That covers the hardware requirements. Now let’s take a closer look at how net metering is administered in Illinois under the umbrella of ComEd:
“Net metering will provide customers credits for the excess generated energy that flows onto the distribution system according to the terms of ComEd’s net metering tariff…”
“When you have a solar system and are being billed for net metering, you are charged only for the net amount of energy you use during each billing period (i.e., the amount of energy we deliver to you minus the excess amount you send back to the smart grid). And, if you send more energy to the grid than we deliver, you can receive credits on your bill.”Source: ComEd – Net metering
The electricity bill
Let’s take a look on how this would manifest itself on your electricity bill.
If your solar PV system generated more electricity than you consumed, you end up paying $0 in supply charges (the actual electricity).
But you are still responsible for Customer and Meter Charges, the two fixed charges under Delivery. And these don’t go away because you are still connected to and benefit from the electrical grid.
The remaining variable charges under Delivery and Taxes & Fees are based on kWh. If your solar PV system generated more electricity than you consumed, your net metering credits cancel out those variable charges.
The solar year
Let’s assume your system is sized to cover your cumulative electrical needs for twelve months as described in the previous post.
When your system generates more power in the summer months than you need, your bill will reflect a “rollover” credit in kWh that is carried forward to the next month. You can continue to accumulate rollovers each month for your excess generation.
These accrued rollover credits become very useful during the winter months, when your electrical consumption exceeds your solar production. At that point you start drawing down on your rollover credits. And ideally, the accumulated rollover credits will last you all winter.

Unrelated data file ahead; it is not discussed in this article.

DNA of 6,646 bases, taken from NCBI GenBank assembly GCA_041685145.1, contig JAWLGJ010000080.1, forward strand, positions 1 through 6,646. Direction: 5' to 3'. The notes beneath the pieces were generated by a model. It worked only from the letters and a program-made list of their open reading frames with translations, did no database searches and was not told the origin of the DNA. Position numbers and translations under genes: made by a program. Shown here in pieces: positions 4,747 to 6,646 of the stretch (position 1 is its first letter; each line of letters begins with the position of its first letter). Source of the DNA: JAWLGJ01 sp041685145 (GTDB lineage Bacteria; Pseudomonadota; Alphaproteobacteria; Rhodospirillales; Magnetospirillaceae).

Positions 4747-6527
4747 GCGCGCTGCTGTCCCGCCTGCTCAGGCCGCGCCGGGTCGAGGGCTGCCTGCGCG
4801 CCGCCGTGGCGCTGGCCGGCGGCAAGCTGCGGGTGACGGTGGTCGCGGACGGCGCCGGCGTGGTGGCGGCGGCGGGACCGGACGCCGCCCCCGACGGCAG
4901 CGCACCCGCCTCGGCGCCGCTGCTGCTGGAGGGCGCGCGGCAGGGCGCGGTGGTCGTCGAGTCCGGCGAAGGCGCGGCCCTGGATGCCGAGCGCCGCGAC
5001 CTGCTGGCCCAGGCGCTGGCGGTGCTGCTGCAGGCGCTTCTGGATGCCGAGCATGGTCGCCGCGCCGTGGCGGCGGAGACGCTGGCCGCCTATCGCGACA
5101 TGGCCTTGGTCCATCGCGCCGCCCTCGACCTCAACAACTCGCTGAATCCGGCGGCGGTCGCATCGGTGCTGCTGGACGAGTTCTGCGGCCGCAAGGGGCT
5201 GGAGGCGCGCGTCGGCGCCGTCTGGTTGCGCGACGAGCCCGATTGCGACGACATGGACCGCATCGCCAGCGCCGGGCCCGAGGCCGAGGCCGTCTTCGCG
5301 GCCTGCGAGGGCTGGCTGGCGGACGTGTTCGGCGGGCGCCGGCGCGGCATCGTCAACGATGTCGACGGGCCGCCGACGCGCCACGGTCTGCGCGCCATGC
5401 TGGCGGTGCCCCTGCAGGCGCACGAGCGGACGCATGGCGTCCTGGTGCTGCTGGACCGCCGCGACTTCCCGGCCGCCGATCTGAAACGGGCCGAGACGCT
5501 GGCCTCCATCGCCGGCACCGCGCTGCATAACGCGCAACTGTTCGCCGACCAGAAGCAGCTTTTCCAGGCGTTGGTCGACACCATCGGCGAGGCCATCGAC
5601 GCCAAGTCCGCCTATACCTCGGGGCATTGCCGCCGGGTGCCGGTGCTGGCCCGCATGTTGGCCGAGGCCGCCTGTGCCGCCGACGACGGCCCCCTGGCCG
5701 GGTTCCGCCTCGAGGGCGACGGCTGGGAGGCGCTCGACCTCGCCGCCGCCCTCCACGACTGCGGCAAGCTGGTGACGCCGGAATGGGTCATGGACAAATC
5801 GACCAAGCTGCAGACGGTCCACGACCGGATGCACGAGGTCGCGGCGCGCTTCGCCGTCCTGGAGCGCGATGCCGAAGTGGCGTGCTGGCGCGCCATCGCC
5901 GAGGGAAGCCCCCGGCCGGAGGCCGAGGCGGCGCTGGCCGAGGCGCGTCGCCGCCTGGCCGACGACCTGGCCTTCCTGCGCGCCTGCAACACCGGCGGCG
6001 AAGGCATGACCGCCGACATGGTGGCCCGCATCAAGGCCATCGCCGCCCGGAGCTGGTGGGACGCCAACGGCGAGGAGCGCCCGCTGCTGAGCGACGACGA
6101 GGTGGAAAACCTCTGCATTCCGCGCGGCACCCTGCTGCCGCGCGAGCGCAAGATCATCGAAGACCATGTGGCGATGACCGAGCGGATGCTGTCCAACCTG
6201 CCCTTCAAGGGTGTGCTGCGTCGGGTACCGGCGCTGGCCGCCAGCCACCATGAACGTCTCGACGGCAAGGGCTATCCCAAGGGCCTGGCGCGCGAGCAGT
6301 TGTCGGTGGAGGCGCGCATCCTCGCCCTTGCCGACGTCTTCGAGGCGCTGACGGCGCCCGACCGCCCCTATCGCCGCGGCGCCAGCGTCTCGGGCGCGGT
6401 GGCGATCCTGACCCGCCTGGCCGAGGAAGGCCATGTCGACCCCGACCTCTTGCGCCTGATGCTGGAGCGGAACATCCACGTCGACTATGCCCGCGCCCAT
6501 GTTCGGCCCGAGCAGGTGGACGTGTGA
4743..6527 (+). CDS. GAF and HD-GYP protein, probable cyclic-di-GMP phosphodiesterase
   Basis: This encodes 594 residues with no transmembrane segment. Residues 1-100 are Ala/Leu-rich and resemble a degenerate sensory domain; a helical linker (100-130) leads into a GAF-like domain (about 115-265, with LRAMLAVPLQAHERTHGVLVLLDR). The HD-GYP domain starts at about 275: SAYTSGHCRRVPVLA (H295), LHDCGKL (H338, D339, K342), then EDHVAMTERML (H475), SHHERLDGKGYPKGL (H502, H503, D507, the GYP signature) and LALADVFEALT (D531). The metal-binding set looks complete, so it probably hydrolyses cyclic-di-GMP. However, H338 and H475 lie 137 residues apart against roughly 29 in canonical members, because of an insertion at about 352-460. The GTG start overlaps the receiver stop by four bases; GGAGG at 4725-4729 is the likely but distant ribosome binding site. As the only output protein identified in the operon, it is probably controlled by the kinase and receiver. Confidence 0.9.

Even if they don’t, i.e. your solar PV system size is not big enough to cover your annual electricity needs, you still end up paying less than without a solar PV system.
Energy credits can be carried over from month to month but not from year to year. ComEd’s policy has a reset in either April or October and most select April to end their “solar year.” The selection to whether the solar year is reset in April or October is made on the net metering application.
For more information on net metering from ComEd, see also:
Before we get too excited, let me point out that there is a limit to the size of your solar PV system if you intend to qualify for net metering and receive a one-to-one retail rate credit for the electricity you feed back into the grid:
“Solar energy systems of customers who want to participate in net metering are limited in capacity size so that they generate no more than 110% of the customer’s prior 12 months of electricity usage.”Source: Source: ComEd – Net metering
For example, if your electrical usage for the past twelve months was 10,000 kWh, your system can generate up to 11,000 kWh of electricity, and you would qualify for net metering. If your system is above 110%, (i.e. 11,001 kWh) you will not qualify for net metering, but instead put on a different tariff (see also below).
I understand from talking with Lisa Albrecht that calculating the amount of kWh your system could generate is still a rather basic process on ComEd’s side, meaning that certain variables that may impact your solar production, such as shading, are not accounted for. Lisa points out that using more robust calculation tools that are also used for financial analysis should yield a more accurate performance forecast. But ideally, you would not have to worry about these details as your solar installer should make sure that you end up with a right-sized system, and be approved for net metering.
One little snag
Net metering works beautifully if you have a track record for your electrical consumption over the past twelve months. But what if you build a new home or you would like to install a solar system that also should charge the electrical vehicle you plan to buy? In other words, you don’t have that track record yet. You will be above the 110% production threshold and as such won’t be eligible for net metering.
You can still proceed with your dream of a solar PV system. Size your solar PV system to your needs and instead of net metering, ComEd will put you on a tariff that is called a Rider POG, which unfortunately pays quite a bit less than the retail rate and won’t offer credits on distribution and transmission service charges.
Once your electrical consumption is at or below 110% (which will probably take up to twelve months), you can apply for net metering and benefit from the one-to-one retail rate credit and rollovers.
I call this a snag because this is not encouraging electricity conservation.
The solar policy landscape is constantly evolving, and not always in a positive direction. There have been challenges and changes to net metering in some states, rolling back programs, which led to court battles. When you read this, make sure to check the current net metering rules for your area and the time of your installation.